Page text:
In theory this game could be amusing. In reality it was a bloodbath, especially for the small and uncoordinated. Since having your ball caught would disqualify you, the larger boys avoided this potential embarrassment by pitching them with such force as to knock any reasonably sized target unconscious.

The obvious solution to the problem was to get hit as quickly as possible. I usually managed to do this within minutes of the game's beginning, taking a whack to the arm or chest and then dashing for the safety of the bleachers. On occasion I even managed to feign being struck by emitting a loud groan and limping slightly.

But one fateful day, things didn't go my way. I tried my best, but some evil angel seemed to be delivering me from shot after shot, even when I threw myself directly in the way of oncoming balls. Before I knew it, I was the last person on my team left on the floor. And I was face to face with Andy Peerson. Andy was the biggest kid in class. Rumored to be 23, he'd been left back so many times, his name filled up every line of the "This book belongs to:" section of his English textbook.

I stood looking at Andy and at the ball gripped tightly in his massive hand. Somehow I also had a ball in my hands. I had no how idea it had come to be there or what to do with it. I'd never gotten to hold one before.

"Hit him!" someone yelled from the sidelines. I wasn't sure if he was yelling at me or Andy.

Andy narrowed his eyes. I saw his huge arm rise up in the air, the ball held aloft. He let out a growl.

I closed my eyes and waited to die. Then I had an idea. In the split second before Andy threw, I could throw my ball and hit him in the legs. It wasn't the bravest way to end the standoff, but it would do, and I'd be a hero for once. On my deathbed, it would be the shining gym class moment I'd recall before passing on.

I opened my eyes and let fly my ball. I watched as it sped toward Andy. My heart filled with joy.

Then he stepped aside. Just like that. My ball whizzed past him and smacked against the wall with a sad little plop.

Andy sneered and threw. I watched as the ball sailed toward me as if in slow motion. It hit me square in the head, and I fell down, my ears ringing and my eyes filled with stars. When I looked up. Mr. Shufelt was standing over me.

"Nice catch, Ford" he said mockingly. "Your team gets 50 push-ups for losing."

Nearly 20 years later, I still see Mr. Shufelt in my mind whenever I think about going to the gym. But confronted with the idea of spending yet another summer indoors because I haven't managed to get into swimsuit shape is enough to scare me out of my desk chair and into the nearest temple of body worship. I decide to overcome my fears once and for all.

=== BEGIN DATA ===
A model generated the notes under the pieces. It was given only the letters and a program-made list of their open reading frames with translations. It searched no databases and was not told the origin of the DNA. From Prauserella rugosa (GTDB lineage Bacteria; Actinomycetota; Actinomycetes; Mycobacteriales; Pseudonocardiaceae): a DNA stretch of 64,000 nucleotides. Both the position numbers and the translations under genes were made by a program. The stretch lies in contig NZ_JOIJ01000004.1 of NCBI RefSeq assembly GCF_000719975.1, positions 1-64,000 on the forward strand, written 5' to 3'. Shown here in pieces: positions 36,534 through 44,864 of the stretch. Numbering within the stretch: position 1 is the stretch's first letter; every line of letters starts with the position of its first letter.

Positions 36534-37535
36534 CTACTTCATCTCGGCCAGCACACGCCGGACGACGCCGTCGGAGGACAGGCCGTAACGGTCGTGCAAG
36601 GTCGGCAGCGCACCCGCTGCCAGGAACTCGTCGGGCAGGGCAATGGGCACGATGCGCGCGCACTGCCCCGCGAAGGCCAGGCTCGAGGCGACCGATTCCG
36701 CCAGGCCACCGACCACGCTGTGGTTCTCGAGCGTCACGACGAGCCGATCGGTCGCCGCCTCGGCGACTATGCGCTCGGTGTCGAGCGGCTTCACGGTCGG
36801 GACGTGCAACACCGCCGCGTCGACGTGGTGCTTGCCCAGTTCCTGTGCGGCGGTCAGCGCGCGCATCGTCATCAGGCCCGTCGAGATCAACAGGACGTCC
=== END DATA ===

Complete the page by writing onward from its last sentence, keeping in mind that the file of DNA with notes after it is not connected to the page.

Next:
I am fully aware that I am a lazy son of a bitch, and I know that I won't do so much as change into my shorts and sneakers without being forced to do so by someone else. I decide that my best course of action is to hire a personal trainer. It's hideously expensive, but I remind myself that since quitting therapy I have more disposable income. Besides, I like the idea of dropping the phrase "my personal trainer" into conversations, much as I used to think saying "my agent thinks I should try scripts" was a real kick.

I begin by looking through the local gay newspaper for a suitable candidate. There are two ads for personal trainers. One features a photo of a well-muscled man wearing a sleeveless flannel shirt and jeans unbuttoned at the crotch. The other ad has no photo. I stare at the first ad. I imagine staring at this man's crotch while he yells at me to "pump it." While this concept is not unappealing, I decide I need a trainer, not a porn star, and call the second ad.

My trainer's name is Paul. He does not wear flannel shirts or jeans open at the crotch, at least not when I meet him at the gym. He is very lively and encouraging, and although I find this disturbing at 7 in the morning, I try not to let it get to me. I'm having a hard enough time being in an actual gym wearing actual gym clothes. I find myself worrying that, like Mr. Shufelt, Paul will demand to know if I am wearing appropriate support gear. I decide to start off our conversation by informing him that I am.

Paul takes this in stride and tells me that we will begin our session by seeing just how fit or unfit I am. I chuckle at this, and tell him that I don't need any help knowing how unfit I am. But he perseveres, and minutes later I am standing in front of a rack of weights while Paul tells me the correct way to lift them.

"Aren't we going to just use those machines?" I ask, waving vaguely at the shiny rows of equipment that fill the gym.

"Those?" says Paul with disgust. "Those are for sissies. Real men use free weights."